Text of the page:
Blogging Employee Benefits

February 22, 2006

Two Disability Benefit Denials Affirmed

Filed under: Disability, Litigation — Fuguerre @ 9:39 pm

The 7th and 8th Circuits have affirmed district court decisions on disability benefit denials under the abuse of discretion standard. In Groves, the 8th Circuit found it reasonable for the insurer to reject the opinion of the individual’s treating physician. In Rud, the 7th Circuit rejected the individual’s contention that the insurer’s denial of benefits had been adversely influenced by conflict of interest.

In Groves, the 8th first found that the district court had not erred by using the ERISA plan’s booklet to evaluate plan terms. Since the plan booklet had granted the plan sponsor discretionary authority, and since the plan sponsor had delegated discretionary authority to the insurer, the appellate court agreed with the district court on application of the abuse of discretion standard. After reviewing the individual’s medical records, the insurer obtained a contrary opinion from an independent physican, who concluded the individual capable of sedentary or light work. Response from the individual’s doctor was contradictory, opining both that the individual was “able to perform at the sedentary level” yet was “incapable of even the most sedentary occupation.” Since the opinion of the individual’s doctor also provided no reliable objective evidence or other convincing medical proof, the court found the insurer’s denial of benefits not unreasonable. [Groves v. Metropolitan Life Insurance Company, CA8, 05-2173]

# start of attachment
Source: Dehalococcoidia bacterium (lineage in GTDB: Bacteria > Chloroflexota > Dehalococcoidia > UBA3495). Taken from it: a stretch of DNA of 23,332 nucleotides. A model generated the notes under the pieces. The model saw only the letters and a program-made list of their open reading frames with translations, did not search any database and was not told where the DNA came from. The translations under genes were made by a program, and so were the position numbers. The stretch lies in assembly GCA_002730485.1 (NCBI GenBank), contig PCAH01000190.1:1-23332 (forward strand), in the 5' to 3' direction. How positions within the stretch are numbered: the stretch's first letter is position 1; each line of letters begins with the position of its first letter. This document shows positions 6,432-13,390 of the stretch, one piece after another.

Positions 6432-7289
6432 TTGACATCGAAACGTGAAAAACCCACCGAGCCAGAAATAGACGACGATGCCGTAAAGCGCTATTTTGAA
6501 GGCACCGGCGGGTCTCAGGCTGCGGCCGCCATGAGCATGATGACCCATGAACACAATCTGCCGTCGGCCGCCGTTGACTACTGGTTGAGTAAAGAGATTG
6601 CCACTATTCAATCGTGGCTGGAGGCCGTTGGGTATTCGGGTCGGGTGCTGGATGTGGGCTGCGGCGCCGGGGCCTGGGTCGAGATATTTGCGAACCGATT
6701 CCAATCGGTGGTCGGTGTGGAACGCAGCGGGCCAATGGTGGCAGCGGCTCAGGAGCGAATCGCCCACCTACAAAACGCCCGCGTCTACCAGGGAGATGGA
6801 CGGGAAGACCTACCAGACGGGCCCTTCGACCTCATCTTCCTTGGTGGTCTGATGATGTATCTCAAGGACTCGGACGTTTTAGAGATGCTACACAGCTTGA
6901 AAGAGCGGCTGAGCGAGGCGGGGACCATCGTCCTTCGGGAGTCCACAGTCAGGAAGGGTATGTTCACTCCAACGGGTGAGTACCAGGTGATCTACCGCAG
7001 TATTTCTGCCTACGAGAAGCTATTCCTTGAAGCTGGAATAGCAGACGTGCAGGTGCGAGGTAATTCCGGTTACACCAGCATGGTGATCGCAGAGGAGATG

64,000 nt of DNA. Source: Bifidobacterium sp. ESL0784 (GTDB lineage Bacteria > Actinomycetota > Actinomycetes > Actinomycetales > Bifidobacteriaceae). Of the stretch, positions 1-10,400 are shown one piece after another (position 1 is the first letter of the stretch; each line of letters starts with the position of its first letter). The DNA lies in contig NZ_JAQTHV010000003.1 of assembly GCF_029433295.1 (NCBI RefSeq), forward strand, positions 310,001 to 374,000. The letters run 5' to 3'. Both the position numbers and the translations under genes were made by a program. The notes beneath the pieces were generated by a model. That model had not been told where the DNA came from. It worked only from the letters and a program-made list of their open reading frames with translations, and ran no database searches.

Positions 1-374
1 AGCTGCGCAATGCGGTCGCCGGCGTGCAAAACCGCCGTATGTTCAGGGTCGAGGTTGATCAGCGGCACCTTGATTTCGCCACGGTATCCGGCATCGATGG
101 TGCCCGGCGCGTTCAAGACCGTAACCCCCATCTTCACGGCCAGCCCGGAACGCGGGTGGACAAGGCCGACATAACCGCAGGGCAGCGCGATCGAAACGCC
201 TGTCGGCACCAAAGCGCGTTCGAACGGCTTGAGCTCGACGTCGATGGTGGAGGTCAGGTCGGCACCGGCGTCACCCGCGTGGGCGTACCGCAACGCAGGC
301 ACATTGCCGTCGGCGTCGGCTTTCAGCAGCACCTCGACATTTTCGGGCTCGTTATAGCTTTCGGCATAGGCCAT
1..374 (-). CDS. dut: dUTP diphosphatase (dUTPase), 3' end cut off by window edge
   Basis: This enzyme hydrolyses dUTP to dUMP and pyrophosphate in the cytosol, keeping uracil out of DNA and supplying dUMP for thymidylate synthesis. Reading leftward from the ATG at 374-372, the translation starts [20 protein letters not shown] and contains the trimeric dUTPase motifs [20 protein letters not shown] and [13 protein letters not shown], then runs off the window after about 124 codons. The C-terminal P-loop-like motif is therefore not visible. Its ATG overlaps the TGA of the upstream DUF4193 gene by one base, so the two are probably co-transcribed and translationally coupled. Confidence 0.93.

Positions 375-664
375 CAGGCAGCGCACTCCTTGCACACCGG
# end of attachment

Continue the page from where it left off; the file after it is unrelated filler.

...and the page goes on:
In Rud, although the individual had alleged an ERISA violation, the individual disputed the district court’s abuse of discretion standard, in part arguing that the insurer was not an ERISA fiduciary. The court observed that if the insurer were not an ERISA fiduciary, then there would be no basis for the ERISA claim, but that the point was moot since the insurer was a fiducary by virtue of discretionary authority over disbursement of plan assets. Like Groves, the plan document itself had not been introduced into the record, but the court similarly found ample evidence that the insurer had been granted discretion over benefit determinations. The individual argued that a conflict of interest existed insofar as any benefits paid to a claimant reduced the insurer’s profit. On that issue, seemingly unhappy with other circuits too easily demanding more than the abitrary and capricious standard implies, the 7th explored the conflict claim to some length, repeating previous 7th precedent that recognizes that “so attenuated a ‘conflict of interest’ is found in every contract.” Pointing to a sliding scale used in other cases to characterize between two extremes of possible conflict, the court found no evidence offered in the current case to indicate where in that spectrum any potential conflict might be. Absent “existence of a real and not merely a notional conflict of interest,” the court was left with an abuse of discretion review of benefit denial, which the court found not unreasonable. [Rud v. Liberty Life Assurance Company of Boston, CA7, 04-3655]

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